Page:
Obama


Now that the tsunami of punditry on the President’s inaugural address has washed over us, the main conclusion of both his fans and detractors is left standing. He was aggressive in laying out his vision and did not so much as tip his hat to finding common ground with Republicans.

The Kansas Methodist, Rev. Adam Hamilton, chosen to preach at the National Cathedral Inaugural service, lauded the president for “a gift unlike any other President we have ever had” to cast a vision. However, Hamilton’s real message to Obama seemed to be when he told PBS news hour audiences that working across the partisan aisle should be Obama’s vision. Find issues, he counseled him, where you can work together and then build on that step by step to overcome the bitter partisan divide.

What does Hamilton’s vision mean in practice? All say Republicans and Democrats may be able to come together on an immigration policy. But then, why would anyone think they could move on to cure America’s partisan divide, or even reach agreement on any other issue. Is immigration reform the vision we are looking for? Do we just drop climate change, investing in education, gun control, equal opportunity economy, among other elements of Obama’s vision?

Finding common ground with Republicans should not be the centerpiece of Obama’s vision. As Thomas Mann and Norm Ornstein told us a year ago in “It’s Even Worse Than it Looks,” America’s problem isn’t political polarization, it is the takeover of one party, the Republicans, by extremists. Those who are pushing to find consensus at all costs are elevating partisan rancor to the vision level and dignifying and validating extremism. To comment on the President’s Inaugural address, as Speaker Boehner did, that the President’s goal is to “annihilate” Republicans was a completely commonplace Republican statement―but extreme nonetheless.

Obama should not see his goal as finding common ground with extremists. Obama’s aggressive promotion of his vision is just that. If Republicans want to take it as aggression against them, they are wrong. He cares about his vision―not about annihilating Republicans. Republicans hate big government; they must hate politicians whose profession is mastering the art of governing. They are the last to say Obama should care more about placating partisan enemies than he does about succeeding in implementing his vision. He is prepared to leave all calls for nonpartisanship aside and go talk to the American people and get their direct support for his vision. What could be more American, more democratic?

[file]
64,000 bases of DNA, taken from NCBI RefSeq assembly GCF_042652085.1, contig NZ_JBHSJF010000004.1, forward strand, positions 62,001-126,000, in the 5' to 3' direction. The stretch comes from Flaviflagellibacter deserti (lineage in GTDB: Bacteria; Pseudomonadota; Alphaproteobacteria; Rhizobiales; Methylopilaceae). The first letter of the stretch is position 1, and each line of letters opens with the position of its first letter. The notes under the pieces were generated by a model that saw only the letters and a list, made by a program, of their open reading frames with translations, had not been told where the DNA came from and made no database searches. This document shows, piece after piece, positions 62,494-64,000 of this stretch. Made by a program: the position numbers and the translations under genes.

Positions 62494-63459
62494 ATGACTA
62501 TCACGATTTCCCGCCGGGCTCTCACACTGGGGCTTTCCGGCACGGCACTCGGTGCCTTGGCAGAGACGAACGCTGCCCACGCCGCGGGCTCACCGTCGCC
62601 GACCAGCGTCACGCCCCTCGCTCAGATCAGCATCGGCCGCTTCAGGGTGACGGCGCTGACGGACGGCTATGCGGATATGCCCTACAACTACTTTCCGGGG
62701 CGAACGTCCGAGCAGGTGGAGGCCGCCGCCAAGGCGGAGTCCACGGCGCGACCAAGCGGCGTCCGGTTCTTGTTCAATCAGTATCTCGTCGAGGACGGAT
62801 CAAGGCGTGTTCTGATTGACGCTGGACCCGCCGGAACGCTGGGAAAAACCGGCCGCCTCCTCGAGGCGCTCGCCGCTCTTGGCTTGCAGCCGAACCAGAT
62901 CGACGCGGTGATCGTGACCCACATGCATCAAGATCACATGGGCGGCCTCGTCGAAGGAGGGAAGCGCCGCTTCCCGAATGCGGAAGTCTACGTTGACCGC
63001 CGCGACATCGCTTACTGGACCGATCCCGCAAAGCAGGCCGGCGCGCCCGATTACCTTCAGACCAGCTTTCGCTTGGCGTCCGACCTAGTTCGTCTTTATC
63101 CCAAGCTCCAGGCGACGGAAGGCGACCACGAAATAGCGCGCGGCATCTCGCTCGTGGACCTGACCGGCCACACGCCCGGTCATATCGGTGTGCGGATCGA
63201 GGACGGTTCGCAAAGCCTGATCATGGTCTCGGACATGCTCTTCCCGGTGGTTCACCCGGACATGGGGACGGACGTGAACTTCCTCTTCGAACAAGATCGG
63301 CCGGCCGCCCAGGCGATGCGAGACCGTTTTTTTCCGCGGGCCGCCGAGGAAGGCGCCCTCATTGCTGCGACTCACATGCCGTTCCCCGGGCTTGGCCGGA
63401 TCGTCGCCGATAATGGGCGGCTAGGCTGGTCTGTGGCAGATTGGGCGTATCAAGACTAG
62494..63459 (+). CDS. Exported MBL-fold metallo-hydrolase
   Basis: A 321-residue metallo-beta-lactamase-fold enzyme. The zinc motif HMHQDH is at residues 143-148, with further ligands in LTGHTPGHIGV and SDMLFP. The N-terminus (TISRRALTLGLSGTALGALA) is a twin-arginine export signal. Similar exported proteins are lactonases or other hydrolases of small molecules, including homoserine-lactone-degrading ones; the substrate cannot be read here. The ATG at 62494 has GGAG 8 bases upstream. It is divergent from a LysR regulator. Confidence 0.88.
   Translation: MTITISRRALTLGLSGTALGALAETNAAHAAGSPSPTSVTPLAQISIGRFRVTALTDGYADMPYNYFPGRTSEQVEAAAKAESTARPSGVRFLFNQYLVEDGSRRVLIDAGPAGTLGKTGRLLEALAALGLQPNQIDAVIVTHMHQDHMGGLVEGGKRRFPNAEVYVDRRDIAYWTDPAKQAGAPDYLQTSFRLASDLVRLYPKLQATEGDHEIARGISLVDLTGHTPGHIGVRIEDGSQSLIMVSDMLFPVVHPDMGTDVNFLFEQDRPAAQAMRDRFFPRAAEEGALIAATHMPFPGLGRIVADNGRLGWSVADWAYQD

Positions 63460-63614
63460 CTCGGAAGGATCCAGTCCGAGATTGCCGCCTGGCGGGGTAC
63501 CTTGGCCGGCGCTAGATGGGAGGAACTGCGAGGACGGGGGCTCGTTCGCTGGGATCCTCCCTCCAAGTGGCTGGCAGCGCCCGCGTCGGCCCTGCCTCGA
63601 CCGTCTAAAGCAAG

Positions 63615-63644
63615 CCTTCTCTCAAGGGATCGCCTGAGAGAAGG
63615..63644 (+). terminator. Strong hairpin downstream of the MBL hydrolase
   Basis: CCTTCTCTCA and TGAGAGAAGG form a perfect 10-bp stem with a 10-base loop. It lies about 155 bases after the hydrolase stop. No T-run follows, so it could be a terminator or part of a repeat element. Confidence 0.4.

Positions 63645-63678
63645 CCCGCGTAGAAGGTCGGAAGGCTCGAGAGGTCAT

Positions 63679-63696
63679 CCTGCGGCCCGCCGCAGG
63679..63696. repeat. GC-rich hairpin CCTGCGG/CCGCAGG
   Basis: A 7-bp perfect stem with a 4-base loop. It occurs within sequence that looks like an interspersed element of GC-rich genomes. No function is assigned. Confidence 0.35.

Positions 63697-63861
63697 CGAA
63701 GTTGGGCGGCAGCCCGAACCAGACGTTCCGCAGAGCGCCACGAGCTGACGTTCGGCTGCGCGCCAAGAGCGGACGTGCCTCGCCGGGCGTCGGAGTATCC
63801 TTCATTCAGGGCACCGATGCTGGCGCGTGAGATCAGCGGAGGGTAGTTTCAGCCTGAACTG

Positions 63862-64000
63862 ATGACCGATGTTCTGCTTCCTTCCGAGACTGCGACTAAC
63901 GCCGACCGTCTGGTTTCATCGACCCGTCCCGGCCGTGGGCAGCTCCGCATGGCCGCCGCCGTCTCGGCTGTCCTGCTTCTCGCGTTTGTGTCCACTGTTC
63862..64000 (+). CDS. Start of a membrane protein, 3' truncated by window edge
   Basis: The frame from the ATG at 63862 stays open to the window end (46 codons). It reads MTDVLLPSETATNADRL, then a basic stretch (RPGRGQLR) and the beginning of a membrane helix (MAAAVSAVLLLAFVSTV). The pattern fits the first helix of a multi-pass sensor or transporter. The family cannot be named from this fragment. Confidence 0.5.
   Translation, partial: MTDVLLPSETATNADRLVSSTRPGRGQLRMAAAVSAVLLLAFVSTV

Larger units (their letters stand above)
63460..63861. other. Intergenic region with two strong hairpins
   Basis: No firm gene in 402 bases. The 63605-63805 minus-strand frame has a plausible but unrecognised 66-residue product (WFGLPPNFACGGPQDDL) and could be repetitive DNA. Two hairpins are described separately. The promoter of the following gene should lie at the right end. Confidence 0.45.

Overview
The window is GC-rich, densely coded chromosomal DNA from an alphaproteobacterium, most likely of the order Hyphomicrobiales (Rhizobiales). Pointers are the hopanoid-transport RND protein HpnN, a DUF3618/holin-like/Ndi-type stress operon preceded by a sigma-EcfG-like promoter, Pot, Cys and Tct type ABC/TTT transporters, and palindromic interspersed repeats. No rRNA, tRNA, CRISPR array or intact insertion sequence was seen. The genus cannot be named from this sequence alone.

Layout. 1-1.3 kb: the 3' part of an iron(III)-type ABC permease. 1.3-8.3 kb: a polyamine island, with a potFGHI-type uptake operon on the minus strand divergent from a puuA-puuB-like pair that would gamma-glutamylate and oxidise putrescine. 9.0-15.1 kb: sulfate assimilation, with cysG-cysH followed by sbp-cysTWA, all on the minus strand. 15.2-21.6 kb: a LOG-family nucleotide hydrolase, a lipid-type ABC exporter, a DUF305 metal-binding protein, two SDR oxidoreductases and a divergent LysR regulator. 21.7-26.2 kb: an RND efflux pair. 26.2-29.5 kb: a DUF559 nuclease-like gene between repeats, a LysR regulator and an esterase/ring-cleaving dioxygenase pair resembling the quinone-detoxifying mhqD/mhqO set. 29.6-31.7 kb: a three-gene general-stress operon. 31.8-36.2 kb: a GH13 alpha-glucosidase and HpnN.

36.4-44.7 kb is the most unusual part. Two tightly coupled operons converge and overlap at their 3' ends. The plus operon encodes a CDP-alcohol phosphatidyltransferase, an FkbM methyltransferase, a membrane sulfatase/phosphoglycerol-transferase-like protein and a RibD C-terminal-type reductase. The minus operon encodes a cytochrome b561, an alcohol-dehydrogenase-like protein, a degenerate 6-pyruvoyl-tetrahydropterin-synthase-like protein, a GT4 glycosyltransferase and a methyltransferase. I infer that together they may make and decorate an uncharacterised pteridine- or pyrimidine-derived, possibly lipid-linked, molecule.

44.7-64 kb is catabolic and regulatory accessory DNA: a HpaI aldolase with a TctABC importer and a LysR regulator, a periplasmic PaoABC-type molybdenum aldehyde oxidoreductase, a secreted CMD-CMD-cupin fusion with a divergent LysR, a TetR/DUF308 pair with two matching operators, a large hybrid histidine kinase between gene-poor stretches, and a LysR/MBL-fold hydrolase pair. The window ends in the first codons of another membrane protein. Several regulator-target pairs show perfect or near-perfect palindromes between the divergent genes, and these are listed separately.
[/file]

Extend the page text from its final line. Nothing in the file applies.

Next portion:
Obama’s vision, in its whole and in its parts, should be what we are all talking about and not debating whether he has crossed some red line of the Republicans, who are so leaderless they don’t even have anyone to draw the red lines.

We must clearly separate America’s political dysfunction from a vision for America. Political dysfunction will get cured when the debate is on the vision. Honest disagreements on elements in a vision are welcomed. However, we should reject those who tell us that the President is aggressive and partisan and that his vision should placate the most extremely disaffected among us. That is not a recipe for success. Moving only where there is common ground is a recipe for disaster.
— Elizabeth Spiro Clark

President Obama talks of his vision of change for America.  Many commentators put down his talk in vague criticisms that seemed to call for him to hit back at the hyper-individualism/small government ideology of the Republicans in a more “ideological” way.  The President is not ideological, but he does represent a philosophy that America invented: pragmatism. He wants to find solutions that will work; he has found some and will find more.  The Affordable Care Act isn’t the ideology of “socialism,” as Republicans would have it, it is what will work to reduce health care costs, make Americans healthier and contribute to economic growth.

As Obama said in his victory speech last night:   “I have never been more hopeful about America. And I ask you to sustain that hope. I’m not talking about blind optimism, the kind of hope that just ignores the enormity of the tasks ahead or the roadblocks that stand in our path. I’m not talking about the wishful idealism that allows us to just sit on the sidelines or shirk from a fight.

I have always believed that hope is that stubborn thing inside us that insists, despite all the evidence to the contrary, that something better awaits us so long as we have the courage to keep reaching, to keep working, to keep fighting.”   — President Obama, Victory Speech

November 7, 2012